What is truly commendable here is the selection of stories, due credit for which goes to the Editor Ahmed Faiyaz. This is perhaps the fifth book associated with him which I am reading, and I can now safely proclaim- he is one author who simply does not know how to disappoint his readers. Through this compendium, interestingly titled "Crossroads", Ahmed strings together some intense stories, each uniquely drawing you into the lull of its narrative. These are stories which find their roots in the urbane locales of India; each inspired by a different facet, human or physical, of the carelessly burgeoning and increasingly complicated urban existence of new age Indians. Some characters here pace too far ahead, much too quickly; yet others tell their tales about coming to terms with the world whizzing past them. There are stories here of complicated love, compromised relationships, pulverized identities, pressurized psyches, crushed innocence, thankless altruism, and unrewarded commitments. So many thoughts and emotions have been depicted in these 30 urban stories with such finesse that a constant eagerness to move onto and investigate the contents of the next story keeps you gripped throughout. An added beauty to all these tales is the fact that most, if not all of them are not easily predictable stories even though they build on situations one hears of or faces in real life.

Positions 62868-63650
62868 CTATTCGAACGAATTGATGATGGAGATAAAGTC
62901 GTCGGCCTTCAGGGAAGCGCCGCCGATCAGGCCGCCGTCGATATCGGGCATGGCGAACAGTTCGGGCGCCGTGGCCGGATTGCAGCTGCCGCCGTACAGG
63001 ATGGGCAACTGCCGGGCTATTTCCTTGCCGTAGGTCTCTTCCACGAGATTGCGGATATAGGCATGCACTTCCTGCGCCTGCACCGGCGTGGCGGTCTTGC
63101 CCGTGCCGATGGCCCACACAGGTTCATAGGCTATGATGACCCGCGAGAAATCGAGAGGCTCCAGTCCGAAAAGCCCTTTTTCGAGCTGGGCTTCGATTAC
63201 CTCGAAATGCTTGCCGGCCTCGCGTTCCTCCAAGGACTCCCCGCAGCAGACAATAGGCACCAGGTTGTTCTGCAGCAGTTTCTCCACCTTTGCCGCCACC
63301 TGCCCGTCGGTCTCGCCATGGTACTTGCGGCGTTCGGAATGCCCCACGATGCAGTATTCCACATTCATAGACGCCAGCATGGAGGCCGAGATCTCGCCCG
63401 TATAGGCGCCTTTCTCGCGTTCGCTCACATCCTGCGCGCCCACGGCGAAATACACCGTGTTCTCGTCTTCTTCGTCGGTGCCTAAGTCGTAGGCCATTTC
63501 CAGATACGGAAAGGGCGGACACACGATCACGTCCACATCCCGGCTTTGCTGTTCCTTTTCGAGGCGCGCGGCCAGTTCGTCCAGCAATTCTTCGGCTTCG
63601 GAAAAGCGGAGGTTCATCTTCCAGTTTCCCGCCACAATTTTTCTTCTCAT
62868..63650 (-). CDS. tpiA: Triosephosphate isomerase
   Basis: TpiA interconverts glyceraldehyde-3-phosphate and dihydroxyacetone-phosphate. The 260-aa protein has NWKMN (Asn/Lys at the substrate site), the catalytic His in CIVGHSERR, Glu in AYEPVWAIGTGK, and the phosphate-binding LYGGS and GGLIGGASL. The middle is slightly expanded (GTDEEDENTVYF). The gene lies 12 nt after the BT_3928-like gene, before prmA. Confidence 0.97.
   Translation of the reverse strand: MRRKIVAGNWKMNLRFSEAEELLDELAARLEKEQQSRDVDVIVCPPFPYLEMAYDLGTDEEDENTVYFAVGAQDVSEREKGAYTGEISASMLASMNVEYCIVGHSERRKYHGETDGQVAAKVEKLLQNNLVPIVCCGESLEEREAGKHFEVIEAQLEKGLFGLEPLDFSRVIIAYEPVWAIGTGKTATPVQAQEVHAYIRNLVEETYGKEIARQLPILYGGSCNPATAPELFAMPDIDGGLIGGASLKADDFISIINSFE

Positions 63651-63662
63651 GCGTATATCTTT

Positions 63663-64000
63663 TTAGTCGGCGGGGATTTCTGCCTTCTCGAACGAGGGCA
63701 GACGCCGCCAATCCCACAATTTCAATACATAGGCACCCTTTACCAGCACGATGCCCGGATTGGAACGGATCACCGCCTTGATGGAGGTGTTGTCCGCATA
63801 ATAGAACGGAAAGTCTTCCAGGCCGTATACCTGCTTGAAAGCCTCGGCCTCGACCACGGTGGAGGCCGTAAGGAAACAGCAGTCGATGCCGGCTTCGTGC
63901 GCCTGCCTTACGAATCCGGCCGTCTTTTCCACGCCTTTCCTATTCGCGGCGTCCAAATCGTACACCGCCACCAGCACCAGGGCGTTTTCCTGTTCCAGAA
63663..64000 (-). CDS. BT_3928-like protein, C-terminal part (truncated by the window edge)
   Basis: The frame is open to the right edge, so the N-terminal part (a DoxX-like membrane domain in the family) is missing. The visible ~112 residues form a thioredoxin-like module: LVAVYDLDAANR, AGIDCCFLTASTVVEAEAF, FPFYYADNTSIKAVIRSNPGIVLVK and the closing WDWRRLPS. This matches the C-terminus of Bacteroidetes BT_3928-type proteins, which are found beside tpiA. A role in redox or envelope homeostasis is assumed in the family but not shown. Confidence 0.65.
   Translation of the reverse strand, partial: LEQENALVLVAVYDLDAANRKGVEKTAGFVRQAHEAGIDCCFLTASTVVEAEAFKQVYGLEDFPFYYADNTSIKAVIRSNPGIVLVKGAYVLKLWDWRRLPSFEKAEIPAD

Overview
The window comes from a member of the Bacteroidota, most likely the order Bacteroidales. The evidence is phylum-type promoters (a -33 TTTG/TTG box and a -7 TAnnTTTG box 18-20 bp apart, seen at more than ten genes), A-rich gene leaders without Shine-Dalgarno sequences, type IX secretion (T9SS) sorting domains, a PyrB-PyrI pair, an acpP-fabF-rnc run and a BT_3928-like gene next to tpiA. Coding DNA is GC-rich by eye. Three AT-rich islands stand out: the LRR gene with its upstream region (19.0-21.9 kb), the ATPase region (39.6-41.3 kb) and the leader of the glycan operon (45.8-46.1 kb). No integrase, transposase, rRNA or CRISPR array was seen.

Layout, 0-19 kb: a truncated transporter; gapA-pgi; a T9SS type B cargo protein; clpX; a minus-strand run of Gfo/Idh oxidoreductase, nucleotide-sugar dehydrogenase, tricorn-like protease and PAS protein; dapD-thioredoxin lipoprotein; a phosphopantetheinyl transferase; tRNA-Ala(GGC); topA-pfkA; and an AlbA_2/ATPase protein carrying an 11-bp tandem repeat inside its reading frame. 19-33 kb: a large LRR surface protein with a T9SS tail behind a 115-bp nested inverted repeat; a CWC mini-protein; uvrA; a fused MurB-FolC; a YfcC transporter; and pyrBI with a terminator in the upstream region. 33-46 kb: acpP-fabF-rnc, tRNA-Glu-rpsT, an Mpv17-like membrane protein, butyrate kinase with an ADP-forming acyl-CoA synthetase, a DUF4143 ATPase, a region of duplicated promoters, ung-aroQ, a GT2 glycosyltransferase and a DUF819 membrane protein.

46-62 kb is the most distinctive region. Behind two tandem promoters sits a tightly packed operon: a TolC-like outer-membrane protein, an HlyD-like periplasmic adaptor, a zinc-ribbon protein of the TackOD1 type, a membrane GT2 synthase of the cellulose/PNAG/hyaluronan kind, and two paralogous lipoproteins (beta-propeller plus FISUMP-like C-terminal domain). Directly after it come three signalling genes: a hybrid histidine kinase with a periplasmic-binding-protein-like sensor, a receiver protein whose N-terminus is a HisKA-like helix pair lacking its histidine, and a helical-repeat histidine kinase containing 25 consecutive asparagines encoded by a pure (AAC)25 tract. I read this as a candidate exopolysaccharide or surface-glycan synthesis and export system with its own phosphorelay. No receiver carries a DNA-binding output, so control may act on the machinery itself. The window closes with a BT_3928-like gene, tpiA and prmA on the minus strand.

Having been thoroughly satisfied by this outstanding collection, I was reflecting happily on a lot of them to pick my quintet. I have to admit, that selecting only five from a potential 30, each one of which stood as a strong contender to be included in my favorite five, was a task ridden with fond anxiety. After much thought, here are the five stories I found best..

1. Mindgames by Manisha Dhingra
A tale about psychological setbacks, one which turns ripe only at the very end. This was my absolute favorite from the lot.
2. Gautam Gargoyle by Shailaditya Chakraborty
Brilliantly written, beautiful wordplay and extremely intriguing plot. A complex take on what you might be tempted to dismiss as a rather mundane phenomenon. Understandably, this one was the Editor's pick.
3. Songs Of The Summer Bird by Anita Satyajit
I loved this story for its simplicity and  poignant portrayal of a misunderstood but well meaning library watchman. Simple sometimes is richly beautiful.
4. Jump, Didi by Sharath Komarraju
Dark, complex, intense. This story reveals itself to you in layers;. each new layer a whole new dimension. This story is about the innocent baby sitter next door and her forbidden sercrets.
5. Footsteps In The Dark by Mini Menon